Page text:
Milwaukee Bucks’ length stifles Evan Fournier, small forward

Apr 1, 2016; Milwaukee, WI, USA; Orlando Magic guard Evan Fournier (10) dunks during the first quarter against the Milwaukee Bucks at BMO Harris Bradley Center. Mandatory Credit: Jeff Hanisch-USA TODAY Sports
Apr 1, 2016; Milwaukee, WI, USA; Orlando Magic guard Evan Fournier (10) dunks during the first quarter against the Milwaukee Bucks at BMO Harris Bradley Center. Mandatory Credit: Jeff Hanisch-USA TODAY Sports /

The Milwaukee Bucks’ length hinted at why it might be tough for the Orlando Magic to use Evan Fournier at small forward in the future.

110. 38. Final. 113. 89

One of the prevailing opinions about the future of the Orlando Magic is the team will eventually have to choose between Victor Oladipo and Evan Fournier. The thought is that keeping both will not make sense financially because they both are best at 2-guard, and giving a huge contract to Fournier just to back up Oladipo is a luxury the team might not be able to afford.

That is, unless Fournier can develop into a viable small forward, in which case he could start there and make the money worthwhile.

Friday night’s 113-110 loss at the Milwaukee Bucks showed why that proposition might be dicey on the defensive end and why this critical decision seems to be coming to a head as the season closes.

Time and again, the Bucks’ length was put to use against the Magic, often at Fournier’s expense.

On this night, Fournier’s main assignment was Jabari Parker, who made 12 of his 14 shot attempts en route to an efficient 26 points (while also notching seven boards, five assists, and a game-high plus-minus of +18). Granted, not all of Parker’s damage was done while Fournier guarded him, but the bulk of it was.

Fournier also defended Giannis Antetokounmpo periodically and did not have much success either.

Of course, most teams in the league have trouble with the Bucks’ length, to some extent. The Bucks’ roster was put together with length as perhaps its defining feature: Michael Carter-Williams (out Friday with an injury), Khris Middleton, Parker, and Antetokounmpo are all players who can exploit length on both ends of the floor.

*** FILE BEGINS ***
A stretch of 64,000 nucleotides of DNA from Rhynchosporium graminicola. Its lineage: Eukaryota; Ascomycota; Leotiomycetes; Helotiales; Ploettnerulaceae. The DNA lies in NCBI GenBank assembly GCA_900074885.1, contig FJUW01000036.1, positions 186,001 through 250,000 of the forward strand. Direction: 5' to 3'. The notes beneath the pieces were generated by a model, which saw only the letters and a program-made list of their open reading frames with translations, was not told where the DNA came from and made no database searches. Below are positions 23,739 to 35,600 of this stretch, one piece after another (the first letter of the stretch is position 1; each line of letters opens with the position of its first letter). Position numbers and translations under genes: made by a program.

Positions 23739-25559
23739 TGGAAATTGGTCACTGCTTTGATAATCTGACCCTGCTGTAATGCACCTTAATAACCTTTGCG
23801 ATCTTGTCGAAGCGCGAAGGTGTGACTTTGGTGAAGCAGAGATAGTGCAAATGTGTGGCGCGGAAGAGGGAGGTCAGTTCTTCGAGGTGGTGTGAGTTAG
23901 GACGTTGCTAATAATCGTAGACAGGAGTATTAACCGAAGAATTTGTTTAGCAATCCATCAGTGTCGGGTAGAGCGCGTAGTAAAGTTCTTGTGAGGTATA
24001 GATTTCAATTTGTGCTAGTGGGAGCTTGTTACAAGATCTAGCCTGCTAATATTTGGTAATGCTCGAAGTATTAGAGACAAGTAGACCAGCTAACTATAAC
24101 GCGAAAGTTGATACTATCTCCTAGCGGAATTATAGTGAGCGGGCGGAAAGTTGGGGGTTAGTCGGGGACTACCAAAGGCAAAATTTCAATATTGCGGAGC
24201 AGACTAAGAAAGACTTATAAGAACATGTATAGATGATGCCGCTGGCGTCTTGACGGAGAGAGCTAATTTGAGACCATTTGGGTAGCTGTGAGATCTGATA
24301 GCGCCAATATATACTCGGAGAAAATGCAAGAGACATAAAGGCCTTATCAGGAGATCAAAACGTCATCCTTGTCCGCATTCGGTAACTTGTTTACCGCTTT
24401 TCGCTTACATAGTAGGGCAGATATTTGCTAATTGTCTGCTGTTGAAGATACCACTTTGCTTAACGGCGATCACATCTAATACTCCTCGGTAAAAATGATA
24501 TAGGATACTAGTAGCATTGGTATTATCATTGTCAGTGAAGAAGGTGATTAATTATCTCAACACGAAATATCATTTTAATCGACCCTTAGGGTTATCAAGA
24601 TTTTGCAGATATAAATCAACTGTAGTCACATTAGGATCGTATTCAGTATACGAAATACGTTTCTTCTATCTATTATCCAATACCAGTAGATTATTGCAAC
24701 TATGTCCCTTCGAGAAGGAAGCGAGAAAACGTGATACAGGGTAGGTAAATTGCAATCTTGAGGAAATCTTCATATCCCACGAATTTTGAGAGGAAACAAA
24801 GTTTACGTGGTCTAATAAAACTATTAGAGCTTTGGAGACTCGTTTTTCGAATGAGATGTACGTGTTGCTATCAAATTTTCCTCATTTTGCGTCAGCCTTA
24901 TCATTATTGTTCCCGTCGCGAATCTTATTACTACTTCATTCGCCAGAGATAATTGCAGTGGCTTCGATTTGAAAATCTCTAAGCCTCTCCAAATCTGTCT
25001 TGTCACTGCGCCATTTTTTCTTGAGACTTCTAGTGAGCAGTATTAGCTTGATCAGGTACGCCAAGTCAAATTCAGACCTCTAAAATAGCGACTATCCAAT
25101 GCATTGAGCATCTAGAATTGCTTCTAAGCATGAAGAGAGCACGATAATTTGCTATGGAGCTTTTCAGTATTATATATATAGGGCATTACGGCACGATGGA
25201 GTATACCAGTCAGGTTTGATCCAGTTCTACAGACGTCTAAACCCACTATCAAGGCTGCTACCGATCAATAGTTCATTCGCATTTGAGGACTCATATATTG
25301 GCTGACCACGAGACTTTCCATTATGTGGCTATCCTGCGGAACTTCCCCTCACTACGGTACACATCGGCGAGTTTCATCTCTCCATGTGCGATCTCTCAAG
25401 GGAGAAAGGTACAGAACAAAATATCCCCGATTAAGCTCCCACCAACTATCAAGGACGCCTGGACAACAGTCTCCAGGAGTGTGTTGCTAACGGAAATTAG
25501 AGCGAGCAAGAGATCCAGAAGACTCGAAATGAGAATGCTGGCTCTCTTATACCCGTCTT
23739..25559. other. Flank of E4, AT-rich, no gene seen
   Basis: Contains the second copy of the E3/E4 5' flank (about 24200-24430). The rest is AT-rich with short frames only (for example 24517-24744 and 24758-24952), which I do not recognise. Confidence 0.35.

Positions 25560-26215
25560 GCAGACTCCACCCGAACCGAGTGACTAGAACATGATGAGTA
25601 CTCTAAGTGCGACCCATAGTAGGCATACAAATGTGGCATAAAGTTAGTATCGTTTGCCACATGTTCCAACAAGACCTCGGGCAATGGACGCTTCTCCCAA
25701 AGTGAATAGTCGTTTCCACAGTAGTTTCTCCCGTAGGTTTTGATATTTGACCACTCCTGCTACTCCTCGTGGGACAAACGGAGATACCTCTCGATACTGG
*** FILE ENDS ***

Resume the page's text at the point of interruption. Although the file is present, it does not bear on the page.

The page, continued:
Watch any Bucks game and it is easy to see just how hard it can be sometimes to make even a simple pass with all of those long arms in the passing lanes (indeed, the Magic committed 20 turnovers on Friday). It is also easy to see how handy that length is when Antetokounmpo gyro-steps across three-quarters of the court in two dribbles.

However, most teams in the league are also starting to realize length might actually be more important than traditionally cited measurements such as height. There is a reason NBA Draft guru Jay Bilas always mentions the wingspans of college prospects – it is annoying how much he talks about it, but it is undeniably important (Kawhi Leonard, Kevin Durant and Anthony Davis would be good even with average wingspans, but those long arms sure help).

That brings things back to Fournier.

Offensively, Fournier can more than hold his own playing the small forward spot because of his shooting ability and his craftiness around the rim. And if you look just at his height (6-foot-7), he seems to fit the small-forward bill.

But by wingspan, which is perhaps more predictive of his ability to defend small forwards, Fournier is somewhat lacking. His wingspan (6-foot-8.25) is just 1.25 inches more than his height, while average NBA prospects’ wingspans are almost four-and-a-half inches longer than their heights.

When the Magic are discussing offseason plans this summer, Fournier’s defense on small forwards has to be a factor in deciding whether to match any potential offer sheet coming his way in restricted free agency. His shooting is much-needed on the team, but it is not helping matters much if you give back on the other end as many points as you score.

Other issues plagued the Magic on Friday too (e.g., late-game execution woes again: three turnovers in last 90 seconds), and one game does not make a trend, especially one in which the Magic were on the second game of a road back-to-back and the Bucks were rested and in the middle of a home stand. And perhaps this is not an issue if the Magic execute better late in the game and pull out the victory to make it four straight wins.

But that would just be kicking the can down the road.

The Magic had issues dealing with the Bucks’ length, and those issues are going to keep coming up as the league trends toward length, with Fournier being a part of those issues.

In particular, Fournier’s defense on small forwards has been persistently problematic this season. Despite his best efforts and his willingness to give it an effort. His physical limitations make it problematic in the long run.

Next: Milwaukee Bucks outlast Orlando Magic

Friday’s game in Milwaukee just defined that problem a bit more clearly.